Is Data Modeling dead

Do we still need data models? What is the value of models? Why did data modeling failed in the past? How can we create data models? How can we create value by data modeling? All of this I try to answer in the following presentation. 

Is Data Modeling dead?

The interesting question is: Is data modeling dead? And this is not a hypothetical question. It started some years ago when I was at a conference in the US, and some very famous data modelers, who had been working for big insurance companies for 30-40 years, asked: ‘Is data modeling dead?’ They were doing their job, creating value, but they didn’t feel appreciated anymore. The value of data modeling wasn’t seen as much as before.

So let’s start by understanding what data modeling is and why we need it. For context, I work for a data warehouse automation tool called Data Vault Builder. We believe in working on business models and automatically converting them into working code. This is my personal perspective.

Now, let me share my professional experience and a simplified history of data modeling. I began working in the data warehousing area in the year 2000. Initially, I worked for a financial institution where we focused on data reconciliation. Later, I transitioned to working on telecommunications variables and led a data management team for a telecom provider. We dealt with more complex tasks.

In 2012, I faced challenges with agile data warehousing and near real-time data warehousing. I tried using data vault as a modeling paradigm, and it worked well. However, we realized that automation was necessary for it to be effective. This realization in 2012 laid the foundation for Data Vault Builder. Since then, I have been with the company, and we have been developing this tool as a software renderer.

Today, my role involves pre and post-sales activities, as well as conducting presentations to train and enable people to exchange ideas within the community.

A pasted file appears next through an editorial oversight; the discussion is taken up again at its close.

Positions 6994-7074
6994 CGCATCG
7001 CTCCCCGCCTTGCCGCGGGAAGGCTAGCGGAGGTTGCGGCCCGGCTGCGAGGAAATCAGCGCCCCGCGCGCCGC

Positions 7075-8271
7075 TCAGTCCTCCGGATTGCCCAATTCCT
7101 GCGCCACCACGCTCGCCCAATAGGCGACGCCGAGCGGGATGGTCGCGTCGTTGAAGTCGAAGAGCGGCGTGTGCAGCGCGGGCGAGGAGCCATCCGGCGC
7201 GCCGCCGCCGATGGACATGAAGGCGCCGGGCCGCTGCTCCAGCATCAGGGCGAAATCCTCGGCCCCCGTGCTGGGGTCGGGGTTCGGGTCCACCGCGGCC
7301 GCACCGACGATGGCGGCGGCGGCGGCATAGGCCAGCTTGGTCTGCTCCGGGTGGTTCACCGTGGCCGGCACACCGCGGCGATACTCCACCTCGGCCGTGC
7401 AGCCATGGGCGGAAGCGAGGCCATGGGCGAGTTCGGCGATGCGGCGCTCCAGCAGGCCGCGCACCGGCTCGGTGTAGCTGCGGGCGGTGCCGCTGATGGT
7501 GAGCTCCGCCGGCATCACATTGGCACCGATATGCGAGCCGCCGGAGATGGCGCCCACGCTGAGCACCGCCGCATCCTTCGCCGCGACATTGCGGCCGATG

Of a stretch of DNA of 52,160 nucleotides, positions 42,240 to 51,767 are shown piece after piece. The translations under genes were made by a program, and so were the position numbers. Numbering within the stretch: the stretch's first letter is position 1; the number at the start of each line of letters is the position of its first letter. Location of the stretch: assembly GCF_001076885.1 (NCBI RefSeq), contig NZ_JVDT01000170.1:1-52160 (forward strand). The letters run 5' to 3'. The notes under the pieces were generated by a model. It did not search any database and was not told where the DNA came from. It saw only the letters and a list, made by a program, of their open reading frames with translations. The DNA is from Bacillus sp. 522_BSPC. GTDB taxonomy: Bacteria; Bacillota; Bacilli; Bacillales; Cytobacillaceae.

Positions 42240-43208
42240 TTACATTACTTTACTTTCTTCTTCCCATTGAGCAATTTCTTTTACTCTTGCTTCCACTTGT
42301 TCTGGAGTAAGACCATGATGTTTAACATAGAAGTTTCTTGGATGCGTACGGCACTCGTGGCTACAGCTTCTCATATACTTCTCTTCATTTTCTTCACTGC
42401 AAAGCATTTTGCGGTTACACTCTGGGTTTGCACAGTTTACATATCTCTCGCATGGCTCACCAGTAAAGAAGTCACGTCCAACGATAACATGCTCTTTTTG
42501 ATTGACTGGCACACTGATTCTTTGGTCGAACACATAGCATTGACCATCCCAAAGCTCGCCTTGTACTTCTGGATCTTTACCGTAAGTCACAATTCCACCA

What are data models?

So what do models mean to me? They provide meaning to complex things by simplifying them. A model is usually a simplified representation of something more complicated. If you look up “ontology” on Wikipedia, you will find different kinds of elements. We have classes or concepts, properties, relationships, axioms, and constraints. These basic elements of data modeling have remained consistent throughout history, although there may be variations. The core ideas remain the same. This means that if you learn data modeling at one point in time, you will be well-prepared for the future, for many years to come.

Let’s take an example of a tree. A real tree with all its leaves and branches has thousands of different aspects. Trying to capture a real tree in a database or a file would be enormous, and often unnecessary for analytical purposes or in a business context. Instead, we can create a simpler model that represents key characteristics. For example, we can use a model with green parts, brown parts, and the shape of a tree. Even with this simplified representation, if I show you the picture, you will understand that it represents a tree. The simplest representation would be just the outline, and yet you would still recognize it as a tree. Counting the number of trees would be straightforward. This level of simplicity is sufficient for many applications.

There is a great picture that illustrates the relationship between the real thing and its model. 

It says, ‘This is not a pipe’; it’s a picture of a pipe. It’s a simplified, two-dimensional representation, but you can still recognize what it is. However, it’s important to remember that it’s not the real thing. We can use these kinds of models to simplify and explain things.

Now, let’s consider the forest in this picture. If I show you this picture, you might say it’s a nice forest, but what is it all about?